Want a big book audience? Try India

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pin it button Want a big book audience? Try India

Recent predictions suggest India will surpass China as the world’s most populous country as soon as 2050. So what does that mean to authors and readers half a world away? Since India is already the third largest market for English-language publications, that means a whole lot of readers keeping authors busy publishing 80,000 new books within India each year, not to mention imported titles.

No wonder India was the toast of the Frankfurt Book Fair last fall. At the time, The Hindu’s Hasan Suroor claimed that India’s international publishing profile had not changed much since India enjoyed its first star turn in Frankfurt in 1986: “The kind of Indian titles that sell abroad today remain mostly the same that sold 20 years ago — namely, spiritualism, religion, yoga, coffee-table books on maharajahs and palaces, and, lately, a bit of Bollywood.”

Well it’s not quite 2050 yet, but signs of change are already appearing in the book world. Vikram Chandra’s highly anticipated (and highly paid by publisher Harper Collins, at $1.3 million) 900-page novel Sacred Games has an international readership throwing around Mumbai mafia slang like Bombay Bogarts. As The New Yorker’s Pankaj Mishra points out, Chandra’s untranslated street talk can be tough, but it sure is catchy: “And so for American dollars, we said choklete, not Dalda like the rest of our world; for British pounds, lalten, not peetal; for heroin and brown sugar, gulal, not atta…”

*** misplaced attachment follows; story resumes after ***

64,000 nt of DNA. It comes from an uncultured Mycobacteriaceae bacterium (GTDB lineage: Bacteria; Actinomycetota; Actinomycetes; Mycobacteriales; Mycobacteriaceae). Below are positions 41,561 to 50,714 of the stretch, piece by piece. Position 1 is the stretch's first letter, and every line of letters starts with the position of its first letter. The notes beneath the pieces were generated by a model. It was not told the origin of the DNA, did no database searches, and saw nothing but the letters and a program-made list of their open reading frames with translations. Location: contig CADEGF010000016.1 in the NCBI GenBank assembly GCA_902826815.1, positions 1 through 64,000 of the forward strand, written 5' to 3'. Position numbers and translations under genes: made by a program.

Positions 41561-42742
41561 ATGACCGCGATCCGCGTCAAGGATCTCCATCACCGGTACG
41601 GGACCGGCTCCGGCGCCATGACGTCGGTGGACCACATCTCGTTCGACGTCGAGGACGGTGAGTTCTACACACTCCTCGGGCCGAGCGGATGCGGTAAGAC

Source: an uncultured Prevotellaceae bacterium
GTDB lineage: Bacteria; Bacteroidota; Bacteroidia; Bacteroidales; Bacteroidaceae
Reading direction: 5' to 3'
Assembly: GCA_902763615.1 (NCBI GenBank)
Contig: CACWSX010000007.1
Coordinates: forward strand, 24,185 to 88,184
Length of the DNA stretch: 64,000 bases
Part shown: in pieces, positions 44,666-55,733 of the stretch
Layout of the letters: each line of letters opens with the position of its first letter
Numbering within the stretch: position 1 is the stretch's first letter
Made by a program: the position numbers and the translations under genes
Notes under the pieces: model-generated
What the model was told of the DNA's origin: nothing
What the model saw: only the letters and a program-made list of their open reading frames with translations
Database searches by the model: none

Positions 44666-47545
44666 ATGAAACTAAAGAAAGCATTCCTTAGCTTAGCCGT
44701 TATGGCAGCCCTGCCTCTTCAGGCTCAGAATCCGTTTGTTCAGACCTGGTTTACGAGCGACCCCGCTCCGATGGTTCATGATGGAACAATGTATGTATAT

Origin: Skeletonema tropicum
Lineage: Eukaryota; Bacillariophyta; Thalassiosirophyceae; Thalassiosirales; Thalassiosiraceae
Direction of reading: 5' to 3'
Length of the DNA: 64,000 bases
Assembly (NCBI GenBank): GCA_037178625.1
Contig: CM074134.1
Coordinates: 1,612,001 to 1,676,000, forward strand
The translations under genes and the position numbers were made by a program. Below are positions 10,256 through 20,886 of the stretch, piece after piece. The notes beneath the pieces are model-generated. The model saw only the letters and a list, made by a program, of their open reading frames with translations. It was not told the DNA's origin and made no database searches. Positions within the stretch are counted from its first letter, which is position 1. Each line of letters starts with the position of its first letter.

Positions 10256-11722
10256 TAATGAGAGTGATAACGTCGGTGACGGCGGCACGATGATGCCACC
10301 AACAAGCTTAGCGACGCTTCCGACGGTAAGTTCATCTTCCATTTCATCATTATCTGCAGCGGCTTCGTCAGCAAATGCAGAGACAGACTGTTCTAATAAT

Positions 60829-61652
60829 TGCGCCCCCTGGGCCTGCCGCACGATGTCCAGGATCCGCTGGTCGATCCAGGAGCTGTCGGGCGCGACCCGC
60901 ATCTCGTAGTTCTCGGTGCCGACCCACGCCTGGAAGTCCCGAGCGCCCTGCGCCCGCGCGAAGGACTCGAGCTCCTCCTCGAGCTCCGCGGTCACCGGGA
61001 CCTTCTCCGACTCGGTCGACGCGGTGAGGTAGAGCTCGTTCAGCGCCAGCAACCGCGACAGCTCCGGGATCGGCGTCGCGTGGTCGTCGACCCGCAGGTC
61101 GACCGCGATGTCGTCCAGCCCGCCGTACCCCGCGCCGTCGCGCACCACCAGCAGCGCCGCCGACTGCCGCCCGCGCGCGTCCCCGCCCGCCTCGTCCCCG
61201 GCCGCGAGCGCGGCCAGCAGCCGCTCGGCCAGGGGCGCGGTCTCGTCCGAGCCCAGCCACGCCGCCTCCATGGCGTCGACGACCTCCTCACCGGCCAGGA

Talk of turning Sacred Games into a Deadwood-style television series coupled with the recent Booker Prize win by Kirin Desai has media pundits in Los Angeles conceding the limelight to India (for a moment, anyway). So when you’re planning your Blurb book tour, you might as well leapfrog L.A. and head right to where the highly literate action is: Bangalore. Next stop? The Abu Dhabi Book Fair, of course.

Where in the world are you headed with that Blurb book of yours? Let us know below.

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pin it button Want a big book audience? Try India

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